But I did win an award, I won the Waldo Salt Screenwriting Award. And I was enormously proud of it until I unwisely tried to weigh down the kids’ stockings one Christmas on the mantel and it fell and broke into a ton of pieces. And I’m just saying, because that award was glass as well, if you’re a screenwriter and you’re looking at your screenwriting award in pieces across the floor, you can only think in metaphorical terms about what that means for your career. There may be something to it because I didn’t win an award for quite a long time after that. So consider metal.
That’s all I’m saying. I’m very pleased to have this one in glass…as is.
But, so if not awards and if not huge distribution deals, what is it? Well, it’s the audience. And it’s the two weeks or so in which independent and independent filmmaking doesn’t just mean a business model. It means an aspiration for filmmakers. It means that as directors and writers and actors, you’re treated as artists. You’re given pride of authorship in what you’ve done. And it tells you — meeting that audience — it tells you what you’re supposed to be doing, what your place in things is, what your real purpose is. To connect with an audience.
If you can get your film here, they will fill the seats and you will connect with an audience. They won’t always see eye-to-eye with you or whatever, but you’ll be experiencing that pride of ownership. And that little fire that you already had in you, that could get you to the Festival, that gets fanned, the flame grows bigger. You carry that when you climb down the mountain, and you go and become part of a cog in a much bigger machine. Whether you’re doing studio films or whether you’re doing independently financed films, you become a cog in a much greater machine that, necessarily, is based on profit and loss statements, and what’s worked in the past and what the algorithms tell you.
That’s all people have to go on, but you have that fire inside of you. You understand that what you bring to the table and what you’re expected to do is fight for what the film deserves, needs to be, what an audience might want to see that they haven’t seen before, those kind of things. And so you carry that with you forever, and you never forget that experience that you had up in Park City connecting with an audience.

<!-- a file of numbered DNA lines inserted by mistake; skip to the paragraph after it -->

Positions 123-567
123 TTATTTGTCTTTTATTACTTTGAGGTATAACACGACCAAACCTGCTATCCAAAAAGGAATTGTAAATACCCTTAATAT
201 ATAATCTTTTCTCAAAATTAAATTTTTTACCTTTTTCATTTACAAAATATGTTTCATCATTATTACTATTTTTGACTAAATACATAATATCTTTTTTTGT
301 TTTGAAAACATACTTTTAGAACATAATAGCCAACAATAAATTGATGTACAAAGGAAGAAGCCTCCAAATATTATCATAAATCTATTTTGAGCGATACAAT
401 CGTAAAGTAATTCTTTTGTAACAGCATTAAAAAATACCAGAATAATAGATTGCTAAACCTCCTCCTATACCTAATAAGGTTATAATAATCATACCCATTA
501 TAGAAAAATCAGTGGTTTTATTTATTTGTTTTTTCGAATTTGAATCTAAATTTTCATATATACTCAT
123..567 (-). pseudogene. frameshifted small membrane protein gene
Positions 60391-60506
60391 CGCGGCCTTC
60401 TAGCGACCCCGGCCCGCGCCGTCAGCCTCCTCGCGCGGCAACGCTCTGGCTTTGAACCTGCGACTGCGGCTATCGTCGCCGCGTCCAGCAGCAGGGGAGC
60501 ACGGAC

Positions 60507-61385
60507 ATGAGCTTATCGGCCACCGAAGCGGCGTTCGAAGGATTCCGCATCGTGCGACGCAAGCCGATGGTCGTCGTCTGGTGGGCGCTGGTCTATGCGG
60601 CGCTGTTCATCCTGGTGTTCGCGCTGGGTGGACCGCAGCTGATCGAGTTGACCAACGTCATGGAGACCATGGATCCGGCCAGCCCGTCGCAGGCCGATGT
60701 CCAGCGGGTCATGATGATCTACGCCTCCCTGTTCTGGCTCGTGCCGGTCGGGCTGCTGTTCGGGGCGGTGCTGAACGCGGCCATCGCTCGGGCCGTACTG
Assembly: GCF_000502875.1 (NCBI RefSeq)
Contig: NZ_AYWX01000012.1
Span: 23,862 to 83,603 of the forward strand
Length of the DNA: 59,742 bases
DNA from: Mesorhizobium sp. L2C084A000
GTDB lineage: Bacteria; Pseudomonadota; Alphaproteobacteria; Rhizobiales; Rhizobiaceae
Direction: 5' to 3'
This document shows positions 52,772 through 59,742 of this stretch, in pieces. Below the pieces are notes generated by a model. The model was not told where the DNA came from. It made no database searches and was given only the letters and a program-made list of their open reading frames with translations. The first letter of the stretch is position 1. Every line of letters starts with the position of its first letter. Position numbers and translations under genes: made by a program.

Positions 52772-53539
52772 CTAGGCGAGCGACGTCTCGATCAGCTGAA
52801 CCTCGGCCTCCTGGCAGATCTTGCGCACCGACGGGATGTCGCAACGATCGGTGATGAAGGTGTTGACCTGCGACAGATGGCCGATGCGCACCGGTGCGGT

Which brings me back to this moment of Emma and I sitting on the phone on hold. Waiting for the head of Comcast to get on the line and thinking about, you know, OK, we just sold his studio a three-hour film about quantum physics and the apocalypse. It’s R-rated. It’s like, I don’t know, maybe somebody finally figured out what we’re done or whatever. And Brian Roberts, who’s the head of Comcast, he got on the phone and we exchanged pleasantries, as you do.
Then he said something that was completely shocking and, in retrospect, totally logical to me, which was he said that he and his father in 2001 had been skiing in Deer Valley and on a whim had decided to go to the Sundance Film Festival and see a film by an unknown director … and came to our screening that we presented the film at. And in that moment, I could hear Emma’s relief on the other end of the phone. My relief. A couple of things occurred to us: One, we’re probably going to be OK. This is going to work out because he liked the film, as did his dad.
But also, I mean, it’s a quarter of a century later and I’m still being fucking discovered by Sundance! It’s like, at what point do I get to move on to bigger things?
But all of that is by way of saying that the experience you have here as a filmmaker is unique in all the world, and you carry it with you through your whole career. And I could not be more grateful for the experience that I had here 23 years ago and for getting this award tonight.
It means the world to me. So thank you very much.